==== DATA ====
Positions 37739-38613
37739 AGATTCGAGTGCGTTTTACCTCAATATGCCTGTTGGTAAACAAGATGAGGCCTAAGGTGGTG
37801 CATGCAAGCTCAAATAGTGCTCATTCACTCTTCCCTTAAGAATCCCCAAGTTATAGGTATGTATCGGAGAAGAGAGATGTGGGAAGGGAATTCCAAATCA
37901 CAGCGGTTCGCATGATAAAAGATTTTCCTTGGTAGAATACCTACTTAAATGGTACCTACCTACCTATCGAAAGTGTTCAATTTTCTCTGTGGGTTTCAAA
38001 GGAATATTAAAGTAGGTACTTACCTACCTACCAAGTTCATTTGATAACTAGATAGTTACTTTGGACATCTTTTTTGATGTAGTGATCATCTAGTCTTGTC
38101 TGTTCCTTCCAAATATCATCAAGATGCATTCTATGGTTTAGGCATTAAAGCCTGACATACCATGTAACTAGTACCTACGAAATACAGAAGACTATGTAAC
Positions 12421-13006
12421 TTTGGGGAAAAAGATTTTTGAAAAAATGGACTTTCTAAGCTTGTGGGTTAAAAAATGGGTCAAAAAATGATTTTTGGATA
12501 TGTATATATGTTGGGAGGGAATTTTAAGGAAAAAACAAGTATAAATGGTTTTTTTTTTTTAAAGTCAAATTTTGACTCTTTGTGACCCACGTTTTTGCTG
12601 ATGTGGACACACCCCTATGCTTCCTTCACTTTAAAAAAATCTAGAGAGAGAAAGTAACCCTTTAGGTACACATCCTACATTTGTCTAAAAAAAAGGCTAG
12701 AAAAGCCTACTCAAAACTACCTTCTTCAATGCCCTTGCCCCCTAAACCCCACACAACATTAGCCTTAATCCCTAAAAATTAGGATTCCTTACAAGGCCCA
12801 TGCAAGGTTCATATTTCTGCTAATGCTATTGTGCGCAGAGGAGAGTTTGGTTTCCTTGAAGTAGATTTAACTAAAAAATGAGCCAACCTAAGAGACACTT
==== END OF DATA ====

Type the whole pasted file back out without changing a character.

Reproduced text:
Positions 37739-38613
37739 AGATTCGAGTGCGTTTTACCTCAATATGCCTGTTGGTAAACAAGATGAGGCCTAAGGTGGTG
37801 CATGCAAGCTCAAATAGTGCTCATTCACTCTTCCCTTAAGAATCCCCAAGTTATAGGTATGTATCGGAGAAGAGAGATGTGGGAAGGGAATTCCAAATCA
37901 CAGCGGTTCGCATGATAAAAGATTTTCCTTGGTAGAATACCTACTTAAATGGTACCTACCTACCTATCGAAAGTGTTCAATTTTCTCTGTGGGTTTCAAA
38001 GGAATATTAAAGTAGGTACTTACCTACCTACCAAGTTCATTTGATAACTAGATAGTTACTTTGGACATCTTTTTTGATGTAGTGATCATCTAGTCTTGTC
38101 TGTTCCTTCCAAATATCATCAAGATGCATTCTATGGTTTAGGCATTAAAGCCTGACATACCATGTAACTAGTACCTACGAAATACAGAAGACTATGTAAC
Positions 12421-13006
12421 TTTGGGGAAAAAGATTTTTGAAAAAATGGACTTTCTAAGCTTGTGGGTTAAAAAATGGGTCAAAAAATGATTTTTGGATA
12501 TGTATATATGTTGGGAGGGAATTTTAAGGAAAAAACAAGTATAAATGGTTTTTTTTTTTTAAAGTCAAATTTTGACTCTTTGTGACCCACGTTTTTGCTG
12601 ATGTGGACACACCCCTATGCTTCCTTCACTTTAAAAAAATCTAGAGAGAGAAAGTAACCCTTTAGGTACACATCCTACATTTGTCTAAAAAAAAGGCTAG
12701 AAAAGCCTACTCAAAACTACCTTCTTCAATGCCCTTGCCCCCTAAACCCCACACAACATTAGCCTTAATCCCTAAAAATTAGGATTCCTTACAAGGCCCA
12801 TGCAAGGTTCATATTTCTGCTAATGCTATTGTGCGCAGAGGAGAGTTTGGTTTCCTTGAAGTAGATTTAACTAAAAAATGAGCCAACCTAAGAGACACTT